Ford GT40 Sport Classic Cars Model MK1 1966 – Before you scream of blasphemy, let us remind you that Ford GT40 is not the similarly looking and upon which it is based car called Ford GT. The former was a special breed produced as Ford’s response to Ferrari and designed to win long-distance sports car races in the second half of 1960s, which it did in grandeur manner.
Ford FT40 managed to win 24 Hours Le Mans four consecutive times in 1966 – 1969. The most notable victory was in 1966 when three of them finished first, second, and third; impressive. The car also ended Ferrari’s domination in the race event for the previous six years from 1960 to 1965. To make things even more dramatic, Ferrari actually has never tasted the glory of being first in the race again since then.
Production started in 1964 and the car was designated Mk I. Initial prototypes were fitted with 4.2L V8 and production models received a tune-up to increase power by using the same engine as Ford Mustang at that time. Despite the upgrades, early Ford GT40 had little success in Le Mans races.
Five prototype models were made; one of them was the X-1 variant. Built to enter the Fall 1965 North American Pro Series, the underlying purpose was to test several improvements from McLaren, Shelby, as well as Kar Kraft. The X1 went on and eventually was victorious in 12 Hours of Sebring in 1966. It was an experimental car, and later custom officials ordered it to be destroyed.
While from the outside there was no difference at all between Ford GT40 Mk II and its predecessor, they had pretty big difference on the inside. This second generation used 7.0L V8 engine taken from Ford Galaxie; it was also the same engine used for NASCAR but modified for road-going purpose, of course. Even the chassis was more or less the same, but Carroll Shelby did some changes so it could accommodate the larger and heavier engine. It was this car that destroyed Ferrari’s domination by finishing first, second, and third in 1966 Le Mans. Ford GT40 went on to win the same race for the next three consecutive years but with different models.
Unlike its two older siblings, the Ford GT40 Mk III was strictly built for the road. Instead of using the large and heavy 7.0L V8, the third generation is fitted with smaller 4.7L engine that produced 335 horsepower. Shock absorbers were also softened because speed bump has been irritating even in the old days and the rear part was expanded to make space for weekly shopping. Shift lever was moved to the center, left-side steering wheel was available, and even an ash tray was added. All in all, Ford GT40 Mk III was trying to be more civilized. Ford built 7 GT40 MK III units.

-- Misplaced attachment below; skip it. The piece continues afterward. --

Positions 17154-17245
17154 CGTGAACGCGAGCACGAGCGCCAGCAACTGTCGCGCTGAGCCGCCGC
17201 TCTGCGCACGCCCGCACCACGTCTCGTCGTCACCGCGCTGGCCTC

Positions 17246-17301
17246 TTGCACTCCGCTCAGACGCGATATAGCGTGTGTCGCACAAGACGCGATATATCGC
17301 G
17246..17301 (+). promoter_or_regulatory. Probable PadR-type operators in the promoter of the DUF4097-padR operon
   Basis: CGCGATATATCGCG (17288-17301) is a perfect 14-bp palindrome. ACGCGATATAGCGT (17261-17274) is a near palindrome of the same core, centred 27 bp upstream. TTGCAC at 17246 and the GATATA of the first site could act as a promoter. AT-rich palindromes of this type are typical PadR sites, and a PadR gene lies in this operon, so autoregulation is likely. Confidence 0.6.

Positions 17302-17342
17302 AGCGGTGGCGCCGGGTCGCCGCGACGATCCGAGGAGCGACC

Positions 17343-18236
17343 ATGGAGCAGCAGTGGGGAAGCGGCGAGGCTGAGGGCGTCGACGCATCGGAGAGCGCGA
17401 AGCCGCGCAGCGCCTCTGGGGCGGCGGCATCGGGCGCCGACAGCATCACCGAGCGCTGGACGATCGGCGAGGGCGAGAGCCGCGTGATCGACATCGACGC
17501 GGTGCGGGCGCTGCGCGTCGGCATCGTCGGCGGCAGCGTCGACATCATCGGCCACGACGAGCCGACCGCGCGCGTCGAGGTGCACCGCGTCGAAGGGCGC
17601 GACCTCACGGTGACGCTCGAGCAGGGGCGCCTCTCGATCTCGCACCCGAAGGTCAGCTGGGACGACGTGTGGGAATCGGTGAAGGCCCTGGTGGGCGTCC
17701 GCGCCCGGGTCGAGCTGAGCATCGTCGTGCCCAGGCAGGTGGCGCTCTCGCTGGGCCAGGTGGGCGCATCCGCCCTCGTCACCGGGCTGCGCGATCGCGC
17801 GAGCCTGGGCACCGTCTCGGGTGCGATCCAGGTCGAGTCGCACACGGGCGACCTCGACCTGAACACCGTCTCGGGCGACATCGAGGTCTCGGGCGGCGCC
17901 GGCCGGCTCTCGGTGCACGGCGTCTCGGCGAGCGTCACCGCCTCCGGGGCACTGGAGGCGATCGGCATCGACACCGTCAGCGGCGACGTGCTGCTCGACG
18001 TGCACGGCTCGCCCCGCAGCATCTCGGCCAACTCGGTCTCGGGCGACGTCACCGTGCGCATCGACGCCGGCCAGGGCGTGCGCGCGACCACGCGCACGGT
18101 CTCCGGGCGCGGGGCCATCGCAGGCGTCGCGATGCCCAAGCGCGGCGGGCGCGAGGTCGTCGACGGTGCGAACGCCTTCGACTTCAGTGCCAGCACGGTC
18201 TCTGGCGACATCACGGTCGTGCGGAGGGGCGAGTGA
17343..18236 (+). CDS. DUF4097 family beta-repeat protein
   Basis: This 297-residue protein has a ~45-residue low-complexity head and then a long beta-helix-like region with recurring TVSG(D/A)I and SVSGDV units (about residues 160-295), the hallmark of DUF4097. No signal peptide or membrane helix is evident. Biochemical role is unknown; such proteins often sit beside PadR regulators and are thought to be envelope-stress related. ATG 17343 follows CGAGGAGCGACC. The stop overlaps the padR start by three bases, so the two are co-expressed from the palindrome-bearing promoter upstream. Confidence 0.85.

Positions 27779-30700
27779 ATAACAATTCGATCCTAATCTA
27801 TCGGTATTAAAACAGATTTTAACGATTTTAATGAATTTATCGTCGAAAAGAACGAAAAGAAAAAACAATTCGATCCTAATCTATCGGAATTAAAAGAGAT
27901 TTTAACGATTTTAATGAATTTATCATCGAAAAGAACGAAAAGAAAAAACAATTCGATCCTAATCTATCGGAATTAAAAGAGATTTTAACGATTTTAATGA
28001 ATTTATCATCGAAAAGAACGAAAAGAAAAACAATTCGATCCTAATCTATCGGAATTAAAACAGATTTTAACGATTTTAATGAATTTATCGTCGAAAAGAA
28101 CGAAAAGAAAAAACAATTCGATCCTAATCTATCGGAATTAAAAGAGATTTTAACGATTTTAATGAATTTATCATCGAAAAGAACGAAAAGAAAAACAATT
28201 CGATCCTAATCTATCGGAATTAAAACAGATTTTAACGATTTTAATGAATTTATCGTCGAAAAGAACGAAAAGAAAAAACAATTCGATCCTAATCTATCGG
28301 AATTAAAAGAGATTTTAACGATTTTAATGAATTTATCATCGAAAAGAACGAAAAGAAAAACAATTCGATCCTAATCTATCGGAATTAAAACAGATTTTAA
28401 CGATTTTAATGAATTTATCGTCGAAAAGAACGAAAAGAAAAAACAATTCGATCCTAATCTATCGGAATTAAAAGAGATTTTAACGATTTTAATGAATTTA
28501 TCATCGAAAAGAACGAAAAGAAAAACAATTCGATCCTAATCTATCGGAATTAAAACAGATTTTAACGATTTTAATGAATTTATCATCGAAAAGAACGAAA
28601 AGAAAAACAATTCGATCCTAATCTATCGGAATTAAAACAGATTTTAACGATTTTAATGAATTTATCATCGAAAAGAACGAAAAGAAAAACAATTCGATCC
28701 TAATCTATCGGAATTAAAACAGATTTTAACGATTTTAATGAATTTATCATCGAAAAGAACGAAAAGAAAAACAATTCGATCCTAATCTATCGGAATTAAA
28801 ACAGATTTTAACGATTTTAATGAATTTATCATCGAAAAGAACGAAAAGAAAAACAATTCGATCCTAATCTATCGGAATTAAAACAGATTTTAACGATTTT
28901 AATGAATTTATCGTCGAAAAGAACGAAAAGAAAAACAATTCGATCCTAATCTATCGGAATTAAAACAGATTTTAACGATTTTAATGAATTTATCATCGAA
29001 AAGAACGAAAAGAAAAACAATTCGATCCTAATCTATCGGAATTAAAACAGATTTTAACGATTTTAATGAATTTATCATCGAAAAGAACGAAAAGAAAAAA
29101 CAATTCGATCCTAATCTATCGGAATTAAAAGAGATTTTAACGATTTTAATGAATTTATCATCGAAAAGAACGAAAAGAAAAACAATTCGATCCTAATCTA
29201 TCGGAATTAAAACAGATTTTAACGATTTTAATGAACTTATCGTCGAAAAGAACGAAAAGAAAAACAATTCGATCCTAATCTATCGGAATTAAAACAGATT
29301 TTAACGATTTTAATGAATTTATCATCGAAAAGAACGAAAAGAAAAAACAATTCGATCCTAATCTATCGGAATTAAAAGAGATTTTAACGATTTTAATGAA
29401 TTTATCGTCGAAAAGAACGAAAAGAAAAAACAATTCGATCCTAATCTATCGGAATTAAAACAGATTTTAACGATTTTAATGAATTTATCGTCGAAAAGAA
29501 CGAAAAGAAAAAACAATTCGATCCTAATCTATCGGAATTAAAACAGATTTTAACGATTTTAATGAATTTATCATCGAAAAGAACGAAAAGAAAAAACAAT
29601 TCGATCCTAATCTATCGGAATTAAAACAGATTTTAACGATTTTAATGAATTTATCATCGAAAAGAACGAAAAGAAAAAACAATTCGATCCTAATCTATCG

J-Car and Mk IV
To meet the Appendix J regulation issued by FIA in 1966, Ford developed improved version of the GT40 with lighter weight, better aerodynamics, and the 7.0L engine. It did not end well for Ford because the car generated too much excess lift force. Nine cars were made, and later six of them were designated as Mk IV and one as G7A. Ford took the chassis of the J-car, reinforced it, and used it in the GT40 Mk IV. Some major parts were also taken from Ford GT40 Mk II including engine, brakes, gearbox, and suspension parts. In all other areas, however, the fourth generation was totally different. It had specific chassis, bodywork, roll cage, and honeycomb panel. The Mk IV ran only in two races: 1967 12 Hours of Sebring and the 1967 24 Hours of Le Mans, and it won both events.
Ford GT40 Mk V was not designed and produced by Ford, but a collaboration of two engineering firms: Safir Engineering and JW Engineering. Although it was built by external companies, the design and styles were pretty identical to the Mk I. The car featured lightweight body by using aluminum honeycomb chassis and carbon fiber bodywork. Various engines were used, and the top performer was 5.7L V8 with a total power output of 440 horsepower.
Throughout its production years, there were only 105 units of Ford GT40 built. Every single one of them is rare piece of motoring masterpiece and probably best representative of what an American classic car could do. There will be no more Ford GT40, but there is now the next best thing built based on it; the Ford GT.
Many will agree that Ford GT40 was purpose-built vehicle, despite the road going models that came to the market in the third generation. Beginning as a concept car shown at 2002 Detroit Motor Show, Ford GT tried to revive the glory days of its twin older brother. In fact, Ford has revived the car twice; first in 2004 – 2006, and second in 2016. Ford GT is currently still in production but at limited 250-units annually until 2020.
First generation Ford GT was powered by 5.4L V8 that generated 550 horsepower. Second generation (currently in production) uses relatively smaller engine with 3.5L V6 but it is twin-turbocharged and complemented by Eco Boost; total power output is 647 horsepower. Ford GT 2017 and 2018 model year vehicles have all been reserved for selected buyers. If you are wondering about a new Ford GT price, the answer is revolving at around $400,000; no fooling around.